ETH Native Oberon supports up to two diskette drives, a number limited by the machine hardware. The Diskette driver must be installed first, as explained below. Use the System Setup program of your machine to configure the diskette drives: location, type and capacity (only 720KB and 1.44MB media are supported). For Oberon, a diskette is a medium hosting a single file system which can be mounted just like any other FS residing in a hard disk partition. Diskette file administration is no different from hard disk file administration. FS prefixes are used in place of the conventional drive letters "A", "B", except in the Backup.Tool commands (described in Chapter2.Text). Note that, with this tool, only one diskette is accessed at a time, that is, a command must be executed to switch drives. Hence, preference should be given to the facility of mounting file systems, which makes it possible to access two physical diskettes at the same time.
Warning: Do not mix mounted diskette file operations and Backup operations.
Normally, a diskette driver is automatically installed when a first diskette operation is launched. Launch a Partitions.Show command to let the system display information on the diskette drives recognized. The first diskette drive is named "Diskette0", the second is named "Diskette1". If no diskette drive is listed but one is physically present, execute the following command:
- Install the diskette driver. The driver is dynamically loaded. No reboot is required.
An Oberon-0 diskette hosts a clone of a ramdisk-based Oberon system used for configuring and installing a real, full-fledged Oberon system. Immediately after the diskette is created, label to it "Oberon-0 diskette" and with the Oberon version/release and date information. You will be able to use it as rescue diskette in case the machine can not reboot from the partition. Remember to setup the machine for booting from diskette first (System Setup program).
Any Oberon-0 diskette can serve to rescue a partition made inaccessible by the loss of the boot manager or of the MBR. With it, you can mount a partition and access its supported file system if it was not damaged. If anything is damaged, the partition and the MBR too can be restored from a backup one. When mounting an Oberon partition with modules of a version different from the ones on the diskette, do not to place its FS ahead of SYS: in the search order, or else load all the modules needed for the repair actions first.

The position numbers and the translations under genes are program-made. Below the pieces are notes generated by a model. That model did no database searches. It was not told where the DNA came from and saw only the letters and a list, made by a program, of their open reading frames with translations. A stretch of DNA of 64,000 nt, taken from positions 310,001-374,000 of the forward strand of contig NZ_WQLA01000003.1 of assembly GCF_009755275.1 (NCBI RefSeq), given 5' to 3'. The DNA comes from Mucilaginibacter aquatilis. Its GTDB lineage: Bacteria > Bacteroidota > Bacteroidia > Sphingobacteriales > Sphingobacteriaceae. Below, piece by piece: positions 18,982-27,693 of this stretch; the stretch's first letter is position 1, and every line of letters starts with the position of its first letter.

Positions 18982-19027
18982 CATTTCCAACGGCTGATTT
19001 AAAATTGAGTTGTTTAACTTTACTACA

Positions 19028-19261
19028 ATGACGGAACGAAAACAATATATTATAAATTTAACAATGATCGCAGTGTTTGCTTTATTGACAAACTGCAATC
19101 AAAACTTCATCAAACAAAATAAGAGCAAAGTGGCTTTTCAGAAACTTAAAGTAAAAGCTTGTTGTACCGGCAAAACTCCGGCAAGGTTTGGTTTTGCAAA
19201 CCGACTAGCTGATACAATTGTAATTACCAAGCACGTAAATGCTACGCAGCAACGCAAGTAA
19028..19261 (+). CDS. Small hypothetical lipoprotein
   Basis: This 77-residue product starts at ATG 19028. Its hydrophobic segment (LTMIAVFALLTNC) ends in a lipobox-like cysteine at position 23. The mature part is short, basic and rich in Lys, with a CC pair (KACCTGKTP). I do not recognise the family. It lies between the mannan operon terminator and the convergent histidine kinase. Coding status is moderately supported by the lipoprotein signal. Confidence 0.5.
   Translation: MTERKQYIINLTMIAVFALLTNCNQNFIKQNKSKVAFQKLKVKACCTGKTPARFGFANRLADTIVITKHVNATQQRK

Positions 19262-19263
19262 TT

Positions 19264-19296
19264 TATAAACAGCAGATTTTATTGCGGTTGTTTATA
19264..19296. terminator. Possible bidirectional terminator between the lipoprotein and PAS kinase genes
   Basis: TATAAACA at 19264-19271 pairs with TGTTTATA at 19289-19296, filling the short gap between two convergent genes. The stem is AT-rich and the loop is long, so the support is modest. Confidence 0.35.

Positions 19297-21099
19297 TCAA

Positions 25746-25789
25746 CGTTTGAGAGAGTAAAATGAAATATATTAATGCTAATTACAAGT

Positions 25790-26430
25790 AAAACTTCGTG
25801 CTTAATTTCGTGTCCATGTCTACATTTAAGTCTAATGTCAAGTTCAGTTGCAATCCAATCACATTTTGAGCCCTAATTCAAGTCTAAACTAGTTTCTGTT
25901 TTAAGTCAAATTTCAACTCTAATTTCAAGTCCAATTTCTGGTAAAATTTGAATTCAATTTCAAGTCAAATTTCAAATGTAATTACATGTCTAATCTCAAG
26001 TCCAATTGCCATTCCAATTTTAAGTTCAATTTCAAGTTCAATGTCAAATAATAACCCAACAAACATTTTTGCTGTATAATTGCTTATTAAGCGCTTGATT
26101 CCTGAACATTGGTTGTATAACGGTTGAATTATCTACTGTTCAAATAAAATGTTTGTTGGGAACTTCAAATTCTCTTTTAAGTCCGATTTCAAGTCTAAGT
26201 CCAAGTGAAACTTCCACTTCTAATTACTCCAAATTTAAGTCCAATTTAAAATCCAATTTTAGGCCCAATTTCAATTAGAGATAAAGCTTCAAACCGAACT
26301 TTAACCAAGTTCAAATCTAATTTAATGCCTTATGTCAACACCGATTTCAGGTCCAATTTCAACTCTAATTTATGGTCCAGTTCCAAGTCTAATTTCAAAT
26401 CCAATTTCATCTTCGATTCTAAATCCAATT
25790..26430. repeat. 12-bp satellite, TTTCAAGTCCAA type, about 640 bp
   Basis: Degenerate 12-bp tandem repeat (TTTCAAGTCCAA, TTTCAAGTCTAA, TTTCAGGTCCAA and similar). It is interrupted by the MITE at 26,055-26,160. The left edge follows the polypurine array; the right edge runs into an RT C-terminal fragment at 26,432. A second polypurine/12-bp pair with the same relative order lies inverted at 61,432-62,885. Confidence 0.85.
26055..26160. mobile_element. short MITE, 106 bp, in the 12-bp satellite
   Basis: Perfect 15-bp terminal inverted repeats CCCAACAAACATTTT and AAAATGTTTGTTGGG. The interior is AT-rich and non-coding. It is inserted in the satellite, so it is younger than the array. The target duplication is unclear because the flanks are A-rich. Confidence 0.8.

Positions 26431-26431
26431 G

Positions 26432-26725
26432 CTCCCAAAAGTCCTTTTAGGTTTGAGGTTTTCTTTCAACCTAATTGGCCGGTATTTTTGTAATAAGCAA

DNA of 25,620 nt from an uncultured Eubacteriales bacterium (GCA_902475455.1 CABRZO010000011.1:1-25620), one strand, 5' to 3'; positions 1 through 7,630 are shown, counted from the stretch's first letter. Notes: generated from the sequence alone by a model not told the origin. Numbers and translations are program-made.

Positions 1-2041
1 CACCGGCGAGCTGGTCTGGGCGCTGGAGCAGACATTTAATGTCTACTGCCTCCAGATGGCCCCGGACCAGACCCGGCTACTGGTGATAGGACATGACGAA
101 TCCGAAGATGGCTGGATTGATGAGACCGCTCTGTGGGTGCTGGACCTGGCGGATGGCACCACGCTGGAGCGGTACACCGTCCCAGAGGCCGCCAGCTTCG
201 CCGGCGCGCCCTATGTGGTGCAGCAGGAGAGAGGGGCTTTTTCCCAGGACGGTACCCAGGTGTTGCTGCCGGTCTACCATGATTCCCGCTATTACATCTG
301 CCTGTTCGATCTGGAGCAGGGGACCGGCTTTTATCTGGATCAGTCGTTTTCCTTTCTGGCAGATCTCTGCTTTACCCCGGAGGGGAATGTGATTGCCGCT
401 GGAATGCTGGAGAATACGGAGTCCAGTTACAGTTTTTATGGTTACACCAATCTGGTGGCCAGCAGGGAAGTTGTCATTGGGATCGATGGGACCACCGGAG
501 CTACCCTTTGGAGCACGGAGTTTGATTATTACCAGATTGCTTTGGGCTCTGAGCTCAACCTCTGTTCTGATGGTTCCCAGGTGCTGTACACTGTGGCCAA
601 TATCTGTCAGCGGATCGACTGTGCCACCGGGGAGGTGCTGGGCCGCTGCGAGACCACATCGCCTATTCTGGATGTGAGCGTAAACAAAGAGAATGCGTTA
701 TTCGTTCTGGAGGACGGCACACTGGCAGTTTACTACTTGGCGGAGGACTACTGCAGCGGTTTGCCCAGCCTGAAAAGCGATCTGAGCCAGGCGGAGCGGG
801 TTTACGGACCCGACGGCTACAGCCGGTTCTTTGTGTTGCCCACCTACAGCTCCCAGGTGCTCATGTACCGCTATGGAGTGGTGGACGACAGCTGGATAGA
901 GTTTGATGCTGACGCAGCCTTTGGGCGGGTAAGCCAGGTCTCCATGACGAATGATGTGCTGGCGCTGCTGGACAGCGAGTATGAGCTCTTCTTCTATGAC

Provided the machine is set-up to boot from diskette first (in the boot sequence), regardless of the number and the location of the Oberon partitions, and regardless of whether a boot manager is installed or not, booting from diskette is a fail-safe way to start Oberon and it is remarkably fast. Hence, it is recommended to create bootable diskettes with each Oberon installation, even if the final goal is to boot an Oberon partition directly or with the assistance of a boot manager. When the machine is started from the floppy, the boot loader reads the configuration data and locates the hard disk partition to start. Important: Label the diskette with an indication of the Oberon version date, of the partition to start and of the display driver selected.
Technical: A boot diskette is a special case of Oberon-0 containing only the boot file and configuration data customized for a particular machine. In case the graphic card is replaced, a re-boot from that diskette might fail but this should not come as a surprise. To correct the situation, replace the display driver. In case the partition was assigned a new ordinal number, change the config string.
It is always prudent to keep more than one copy of such a diskette. To reproduce one (see Partitions.Tool):
- create an image file of it by executing: Partitions.PartitionToFile
- create a new diskette from this file by executing: Partitions.FileToPartition
Oberon can also be started from DOS. You do not have to compromise your machine by installing a DOS/Windows partition just to start Oberon. Create a DOS boot floppy first: a very small DOS composition is enough. Boot from the floppy to load DOS into RAM and call:
noboot native.bin native.par
If Windows 98 or an earlier Windows OS is installed, one can configure noboot.exe to run in MS-DOS mode and start Oberon directly from Windows.
A diskette can host the classical FatFS, a NatFS or an AosFS. Obviously, Native Oberon is required to format a diskette to NatFS or AosFS. Cfr. Partitions.Format. To format it to FatFS, use another suitable operating system. Currently, the Backup.Format command is not implemented. It existed in earlier versions.
Given the small average size of Oberon files, it is quite reasonable and appropriate to use diskettes as backup medium. Cfr. Backing up data. A ZIP diskette (100MB or 250MB) or a JAZ disk serve better for backing up data though. See Backup.Tool
For carrying an occasional large file, floppy disks, in spite of their small capacity, can still offer a practical solution. First split the file in chunks of maximum 700kB, then copy the files to diskettes.
Copy the named file into subfiles of maximum 700kB each. The resulting files receive filenames suffixed with "0", "1", etc.
Copy subfiles to a combined large file. Specify only one filename.
17 Oct 2002 - Copyright © 2002 ETH Zürich. All rights reserved.
E-Mail: oberon at inf.ethz.ch [expired]
Homepage: www.ethoberon.ethz.ch/ [expired]